The Nigerian Senate has blocked the Nigeria Customs Service from going ahead with the proposed plan to collect duties on all vehicles in the country, including old ones.
The Senate resolved that the Customs should drop the move until its Comptroller-General Hameed Ali has appeared before the lawmakers to explain the idea behind the collection of the old duties.
The motion was moved by Deputy senate majority leader Bala Ibn Na’Allah, who was seconded by Kogi senator Dino Melaye.
Na’allah said it was a tough task for people to start searching for zonal offices of areas where their cars were bought several years before.
He noted that in cases where the cars were bought from dealers, it was unfair to make people suffer for the mistakes of such dealers if the proper custom duties were not paid initially.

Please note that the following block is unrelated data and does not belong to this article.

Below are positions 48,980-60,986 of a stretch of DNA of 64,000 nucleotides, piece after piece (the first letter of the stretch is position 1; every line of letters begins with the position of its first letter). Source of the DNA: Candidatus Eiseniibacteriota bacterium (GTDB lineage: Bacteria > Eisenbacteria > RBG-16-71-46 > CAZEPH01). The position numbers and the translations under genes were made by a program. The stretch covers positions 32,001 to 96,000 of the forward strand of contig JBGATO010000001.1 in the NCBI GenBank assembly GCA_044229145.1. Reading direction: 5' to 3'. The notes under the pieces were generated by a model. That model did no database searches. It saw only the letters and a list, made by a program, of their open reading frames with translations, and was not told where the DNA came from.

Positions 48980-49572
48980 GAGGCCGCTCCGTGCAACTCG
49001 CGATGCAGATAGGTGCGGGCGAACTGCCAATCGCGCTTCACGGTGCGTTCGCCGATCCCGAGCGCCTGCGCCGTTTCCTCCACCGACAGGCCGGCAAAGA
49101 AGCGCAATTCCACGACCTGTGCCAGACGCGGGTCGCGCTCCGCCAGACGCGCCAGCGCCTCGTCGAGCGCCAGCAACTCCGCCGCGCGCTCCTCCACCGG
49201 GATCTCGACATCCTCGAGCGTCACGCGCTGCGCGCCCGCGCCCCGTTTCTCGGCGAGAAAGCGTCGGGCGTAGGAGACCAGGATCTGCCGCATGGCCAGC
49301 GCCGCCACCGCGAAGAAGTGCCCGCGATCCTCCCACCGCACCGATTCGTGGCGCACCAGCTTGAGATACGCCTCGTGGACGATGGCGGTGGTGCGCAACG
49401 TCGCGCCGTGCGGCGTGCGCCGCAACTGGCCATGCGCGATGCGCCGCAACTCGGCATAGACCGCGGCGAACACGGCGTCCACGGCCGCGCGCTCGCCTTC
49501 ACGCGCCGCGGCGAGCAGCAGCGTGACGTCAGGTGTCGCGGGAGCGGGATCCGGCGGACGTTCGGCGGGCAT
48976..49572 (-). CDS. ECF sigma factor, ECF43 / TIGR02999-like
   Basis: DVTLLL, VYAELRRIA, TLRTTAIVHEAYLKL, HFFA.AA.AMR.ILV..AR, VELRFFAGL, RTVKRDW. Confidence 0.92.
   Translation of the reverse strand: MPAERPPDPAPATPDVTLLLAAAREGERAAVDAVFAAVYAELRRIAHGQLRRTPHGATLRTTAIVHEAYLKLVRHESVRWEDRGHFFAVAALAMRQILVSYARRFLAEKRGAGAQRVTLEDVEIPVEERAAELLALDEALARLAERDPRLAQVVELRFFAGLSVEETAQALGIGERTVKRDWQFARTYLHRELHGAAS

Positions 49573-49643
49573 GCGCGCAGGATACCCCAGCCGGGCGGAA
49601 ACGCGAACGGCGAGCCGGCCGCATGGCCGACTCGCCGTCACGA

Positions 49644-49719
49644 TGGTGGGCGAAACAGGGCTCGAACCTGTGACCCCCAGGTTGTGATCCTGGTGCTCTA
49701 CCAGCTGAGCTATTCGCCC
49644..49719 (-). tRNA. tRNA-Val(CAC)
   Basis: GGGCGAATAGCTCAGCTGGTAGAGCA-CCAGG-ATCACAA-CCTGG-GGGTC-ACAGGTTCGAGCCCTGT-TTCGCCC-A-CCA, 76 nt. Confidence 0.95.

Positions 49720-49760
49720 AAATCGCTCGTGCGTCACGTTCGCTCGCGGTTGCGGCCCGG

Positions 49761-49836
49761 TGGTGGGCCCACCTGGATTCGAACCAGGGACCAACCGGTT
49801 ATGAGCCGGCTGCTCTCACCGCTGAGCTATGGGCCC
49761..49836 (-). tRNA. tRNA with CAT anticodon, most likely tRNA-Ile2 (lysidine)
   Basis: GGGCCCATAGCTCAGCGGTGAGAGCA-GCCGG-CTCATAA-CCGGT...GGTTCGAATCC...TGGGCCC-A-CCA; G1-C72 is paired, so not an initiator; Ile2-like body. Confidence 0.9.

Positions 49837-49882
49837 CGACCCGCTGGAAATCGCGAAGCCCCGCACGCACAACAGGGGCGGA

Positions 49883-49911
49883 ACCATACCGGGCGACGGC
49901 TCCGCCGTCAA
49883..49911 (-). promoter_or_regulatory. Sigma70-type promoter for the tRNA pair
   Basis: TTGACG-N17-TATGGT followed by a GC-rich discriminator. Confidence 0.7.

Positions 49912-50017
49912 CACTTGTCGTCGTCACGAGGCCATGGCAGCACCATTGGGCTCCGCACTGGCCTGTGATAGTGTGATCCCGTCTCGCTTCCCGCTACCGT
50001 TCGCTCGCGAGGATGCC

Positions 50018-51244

On his part, Melaye said if the vehicles failed to pay the import duties initially yet managed to leave the ports, then that this is the Service’s fault and concluded that “We should not pay for the incompetence of the Nigeria Customs“.
Recall that the Nigeria Customs had in a statement from its Acting Public Relations Officer, Joseph Atta, told owners of vehicles, who did not pay Customs duty to do so between March 13 and April 12.
The statement read in part: “All persons in possession of such vehicles should take advantage of the grace period to pay appropriate dues on them, as there will be an aggressive anti -smuggling operation to seize as well as prosecute owners of such smuggled vehicles after the deadline of April 12.
“For the avoidance of doubt, all private car owners who are not sure of the authenticity of their vehicle’s Customs documents can also approach the zonal offices to verify with a view to complying with the provision of the law.’’
This policy has generated mixed reactions across the length and breadth of Nigeria.
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